The smell of diesel and wet turf was thick at yesterday’s WGAS Motorsports Truck and Tractor Pull at the Stanislaus County Fair. The wind kicked up clouds of dust, but neither that nor the plumes of dark smoke could deter the massive audience that the pull collected.
For those unfamiliar with truck and tractor pulls, they’re a motorsport competition wherein modified trucks and tractors pull a heavy sled down a 300-foot track. The machine that pulls the heavy sled the farthest wins.
Each of the machines is put into separate classes and made to pull a certain weight on the sled. If more than one tractor completes the 300 foot track, additional weight is added to the sled and competitors face each other in a “pull-off.”
How a tractor pull works is the sled that’s used is a “weight transfer sled,” meaning that as the sled is pulled down the track, the weight shifts from its initial place over the rear axles and towards the front of the sled. This makes it so the further the sled is pulled, the harder it is to pull it.
The event began with a bit of history on the origin of the tractor pull, announced by John Borba, the CEO of WGAS Motorsports. He mentioned that the idea began in the 1860s when farming machines were pulled by horse. Farmers purportedly boasted about the strength of their horses, and put it to the test by having them pull barn doors laden with any number of people. The horse that pulled the door with the greatest amount of people the longest was considered the winner.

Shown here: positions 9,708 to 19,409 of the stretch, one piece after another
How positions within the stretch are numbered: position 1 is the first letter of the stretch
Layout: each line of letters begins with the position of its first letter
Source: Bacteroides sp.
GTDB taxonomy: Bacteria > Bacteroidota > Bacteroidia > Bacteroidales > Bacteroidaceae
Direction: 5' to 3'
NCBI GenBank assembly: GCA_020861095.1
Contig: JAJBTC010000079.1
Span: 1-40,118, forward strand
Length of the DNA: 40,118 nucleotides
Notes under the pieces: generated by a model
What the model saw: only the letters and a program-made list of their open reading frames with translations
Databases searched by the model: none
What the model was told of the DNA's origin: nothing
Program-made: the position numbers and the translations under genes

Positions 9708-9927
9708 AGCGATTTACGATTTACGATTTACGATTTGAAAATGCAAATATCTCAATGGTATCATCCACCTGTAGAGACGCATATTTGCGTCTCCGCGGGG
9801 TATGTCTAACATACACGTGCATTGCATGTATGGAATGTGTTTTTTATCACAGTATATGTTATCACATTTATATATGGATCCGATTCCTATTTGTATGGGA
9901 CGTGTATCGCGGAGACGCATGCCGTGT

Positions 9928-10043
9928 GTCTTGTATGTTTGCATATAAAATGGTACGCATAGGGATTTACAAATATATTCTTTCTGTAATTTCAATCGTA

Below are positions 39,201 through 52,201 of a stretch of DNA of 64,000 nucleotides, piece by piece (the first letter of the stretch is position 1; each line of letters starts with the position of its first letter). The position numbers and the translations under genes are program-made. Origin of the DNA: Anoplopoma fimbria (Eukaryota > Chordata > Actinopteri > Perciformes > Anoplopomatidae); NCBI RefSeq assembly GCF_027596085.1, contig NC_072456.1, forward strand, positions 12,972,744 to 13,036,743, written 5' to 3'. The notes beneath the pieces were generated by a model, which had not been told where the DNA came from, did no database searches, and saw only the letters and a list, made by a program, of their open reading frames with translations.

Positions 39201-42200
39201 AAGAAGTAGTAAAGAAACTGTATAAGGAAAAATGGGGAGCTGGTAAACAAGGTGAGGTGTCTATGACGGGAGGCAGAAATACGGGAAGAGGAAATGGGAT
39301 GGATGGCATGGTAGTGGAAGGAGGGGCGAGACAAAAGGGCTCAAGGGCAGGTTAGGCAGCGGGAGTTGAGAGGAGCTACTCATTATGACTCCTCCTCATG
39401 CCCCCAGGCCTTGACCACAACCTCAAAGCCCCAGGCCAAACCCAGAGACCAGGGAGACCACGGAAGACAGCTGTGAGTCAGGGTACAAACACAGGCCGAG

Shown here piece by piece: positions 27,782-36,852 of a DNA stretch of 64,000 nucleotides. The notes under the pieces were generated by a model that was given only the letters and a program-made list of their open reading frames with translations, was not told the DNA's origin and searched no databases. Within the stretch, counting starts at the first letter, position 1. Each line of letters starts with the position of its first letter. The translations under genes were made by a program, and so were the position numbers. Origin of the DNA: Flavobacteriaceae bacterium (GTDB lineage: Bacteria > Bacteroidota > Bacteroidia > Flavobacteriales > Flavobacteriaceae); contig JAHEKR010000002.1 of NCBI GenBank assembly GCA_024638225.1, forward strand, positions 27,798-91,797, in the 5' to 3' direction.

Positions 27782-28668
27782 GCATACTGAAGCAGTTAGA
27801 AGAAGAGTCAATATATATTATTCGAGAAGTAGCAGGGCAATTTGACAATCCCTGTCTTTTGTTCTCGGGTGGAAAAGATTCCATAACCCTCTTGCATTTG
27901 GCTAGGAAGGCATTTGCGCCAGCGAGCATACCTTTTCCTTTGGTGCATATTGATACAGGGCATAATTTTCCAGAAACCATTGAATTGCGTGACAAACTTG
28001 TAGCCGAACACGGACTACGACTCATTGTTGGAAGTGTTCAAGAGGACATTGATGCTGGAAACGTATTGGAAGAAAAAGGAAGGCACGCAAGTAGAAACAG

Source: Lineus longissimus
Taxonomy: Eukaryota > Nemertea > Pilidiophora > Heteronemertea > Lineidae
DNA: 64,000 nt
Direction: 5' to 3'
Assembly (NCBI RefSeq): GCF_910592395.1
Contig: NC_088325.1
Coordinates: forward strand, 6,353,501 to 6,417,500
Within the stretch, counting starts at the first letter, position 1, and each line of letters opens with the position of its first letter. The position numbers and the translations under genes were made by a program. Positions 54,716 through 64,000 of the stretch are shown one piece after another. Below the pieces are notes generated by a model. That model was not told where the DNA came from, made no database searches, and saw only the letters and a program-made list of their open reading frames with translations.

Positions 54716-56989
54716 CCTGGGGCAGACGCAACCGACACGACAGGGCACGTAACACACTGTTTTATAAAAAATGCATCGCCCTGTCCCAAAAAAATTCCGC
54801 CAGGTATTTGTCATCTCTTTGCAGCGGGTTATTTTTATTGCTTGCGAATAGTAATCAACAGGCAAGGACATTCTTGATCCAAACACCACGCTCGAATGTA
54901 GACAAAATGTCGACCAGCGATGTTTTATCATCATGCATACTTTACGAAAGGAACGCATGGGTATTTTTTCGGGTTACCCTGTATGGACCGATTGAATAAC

The pull began shortly after the history was detailed. There were several tractors of note which took to the track — the most eye-catching of them being White Lightning, which had a jet engine installed and would intermittently send up a pillar of flame. The announcers even drew attention to the first female of the pull, Brittney Thompson, who did pulled the sled an impressive 170 feet. Several local pullers also joined the fun and tested their machine on the sleds.